Over the past couple of years, we’ve dug into a number of projects that redeveloped outdated infrastructure into new recreational and green spaces, from Staten Island’s Freshkills Park (a former landfill) to Missouri’s Katy Trail (an old railroad line) to Germany’s Landschaftspark Duisburg-Nord (a closed blast furnace works). The Germans clearly have a knack for this whole reclamation thing: two years after shuttering the legendary Tempelhof Airport in Berlin (the site of the 1948-49 Berlin airlift), city officials began discussing ways to reuse the land (which, according to The Local, is nearly as big as Central Park). Their broad plan: a park. Berliners, however, have taken it upon themselves to transform the space for bicyling, rollerblading, cooking out, and urban gardening.
I am obsessed with Matthias Heiderich’s cropped square photos of Berlin’s buildings. Using color and composition, the photographer creates patterns and abstract images that may not obviously be architecture and the city’s skylines. Having just returned from Berlin last week it’s quite remarkable just how perfectly he captures the modern feel and cool, geometric shapes of…
Some call it brilliant and beautiful, and others the most boring case of animal exploitation ever. Love it or hate it, Carsten Höller’s “Soma” is an impressive feat of installation art/living museum exhibit. Situated in the train station turned gallery space at the Hamburger Bahnhof in Berlin, “Soma” explores the myth of the drink of the same name that originated amongst the nomadic tribes or Northern India around 2000 BCE. The main ingredient is the fly amanita mushroom (those are the ones that look like red and white polka-dotted fairytale toadstools), which supposedly possess healing properties and give the drinker access to enlightenment and “the divine sphere.”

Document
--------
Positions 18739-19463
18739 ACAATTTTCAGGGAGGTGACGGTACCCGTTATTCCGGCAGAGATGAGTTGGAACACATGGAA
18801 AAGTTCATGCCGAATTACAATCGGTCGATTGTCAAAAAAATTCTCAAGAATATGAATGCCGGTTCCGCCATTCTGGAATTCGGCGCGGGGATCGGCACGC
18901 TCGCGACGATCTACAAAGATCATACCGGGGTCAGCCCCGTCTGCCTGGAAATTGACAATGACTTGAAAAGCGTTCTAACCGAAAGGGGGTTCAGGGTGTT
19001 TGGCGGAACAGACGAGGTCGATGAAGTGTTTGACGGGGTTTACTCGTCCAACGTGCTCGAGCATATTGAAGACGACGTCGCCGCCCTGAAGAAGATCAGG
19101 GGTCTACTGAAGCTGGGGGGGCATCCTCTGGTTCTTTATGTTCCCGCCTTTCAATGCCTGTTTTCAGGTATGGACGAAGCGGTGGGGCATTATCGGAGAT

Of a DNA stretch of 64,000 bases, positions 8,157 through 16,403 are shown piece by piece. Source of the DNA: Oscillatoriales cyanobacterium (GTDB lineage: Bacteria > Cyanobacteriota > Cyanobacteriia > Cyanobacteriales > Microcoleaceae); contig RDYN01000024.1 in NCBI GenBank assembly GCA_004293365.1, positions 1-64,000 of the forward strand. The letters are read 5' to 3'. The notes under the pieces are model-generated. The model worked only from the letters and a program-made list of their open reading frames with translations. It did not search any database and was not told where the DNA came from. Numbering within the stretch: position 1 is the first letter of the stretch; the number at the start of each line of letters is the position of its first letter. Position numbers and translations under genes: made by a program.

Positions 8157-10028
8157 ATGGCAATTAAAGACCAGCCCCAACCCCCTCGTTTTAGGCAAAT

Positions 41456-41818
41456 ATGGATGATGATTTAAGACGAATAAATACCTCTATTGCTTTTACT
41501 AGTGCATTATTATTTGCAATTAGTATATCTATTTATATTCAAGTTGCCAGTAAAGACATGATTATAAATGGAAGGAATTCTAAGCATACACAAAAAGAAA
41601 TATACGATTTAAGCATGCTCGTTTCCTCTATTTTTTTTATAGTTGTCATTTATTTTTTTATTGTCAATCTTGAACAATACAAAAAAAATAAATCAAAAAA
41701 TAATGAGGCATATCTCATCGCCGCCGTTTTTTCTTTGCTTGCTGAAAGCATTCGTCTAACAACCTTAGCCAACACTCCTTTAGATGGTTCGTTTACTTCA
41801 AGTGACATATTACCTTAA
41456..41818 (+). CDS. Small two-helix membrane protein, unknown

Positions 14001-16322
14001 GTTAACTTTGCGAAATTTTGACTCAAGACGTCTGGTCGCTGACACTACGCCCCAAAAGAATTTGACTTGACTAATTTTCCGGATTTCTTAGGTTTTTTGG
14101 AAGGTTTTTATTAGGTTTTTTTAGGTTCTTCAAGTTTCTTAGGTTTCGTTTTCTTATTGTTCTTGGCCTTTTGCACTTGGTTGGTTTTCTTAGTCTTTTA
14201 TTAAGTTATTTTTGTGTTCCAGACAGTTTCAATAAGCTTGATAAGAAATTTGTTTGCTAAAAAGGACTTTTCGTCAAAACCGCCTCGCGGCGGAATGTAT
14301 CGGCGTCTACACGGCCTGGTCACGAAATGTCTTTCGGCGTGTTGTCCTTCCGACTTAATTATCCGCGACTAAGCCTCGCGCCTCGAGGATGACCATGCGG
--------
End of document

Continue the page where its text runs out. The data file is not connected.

What’s more incredible, the fact that the photo above was taken in 1973 and is only being exhibited now, or the fact that Arizona’s Wigwam motel still looks exactly the same to this day? Probably both, but it’s surprising that any of photographer Stephen Shore’s work would be kept a secret for so long. Shore famously got his start when he sold several photographs to the MoMA when he was just 14-years-old. He was unschooled in the medium then and has remained a self-taught photographer ever since. It wasn’t until ten years later that Shore made a real name for himself with American Surfaces, the 1972 series of photographs he took on his first major American road trip. People immediately responded to his deadpan composition and striking use of color. But it’s Uncommon Places, the photographs from his next road trip just one year later that has Shore fans buzzing now.
The third annual World Architecture Festival (WAF) starts today in Barcelona, where a five-person jury has whittled more than 500 entries down to 236. These range in scale from very large, like South Africa’s Soccer City, to much smaller structures, like the Costa Rican Bamboo House. The jury itself is kind of a big deal, with starchitect Arata Isozaki, MoMA curator Barry Bergdoll and structural engineer Hanif Kara at the helm. But as this is a forum for world architecture, there are lots of big names in each of the 15 categories.
Photos by Mila Hacke. More after the jump.
DIY home sites are always dreaming up ways to reinvent that ubiquitous piece of seemingly un-reusable wood, the shipping pallet. There have been some nice efforts, like studiomama’s Shipping Pallet Chair, or vectroave’s more straightforward furniture applications, but none so big or beautiful as Matthias Loebermann’s Palettenpavillon.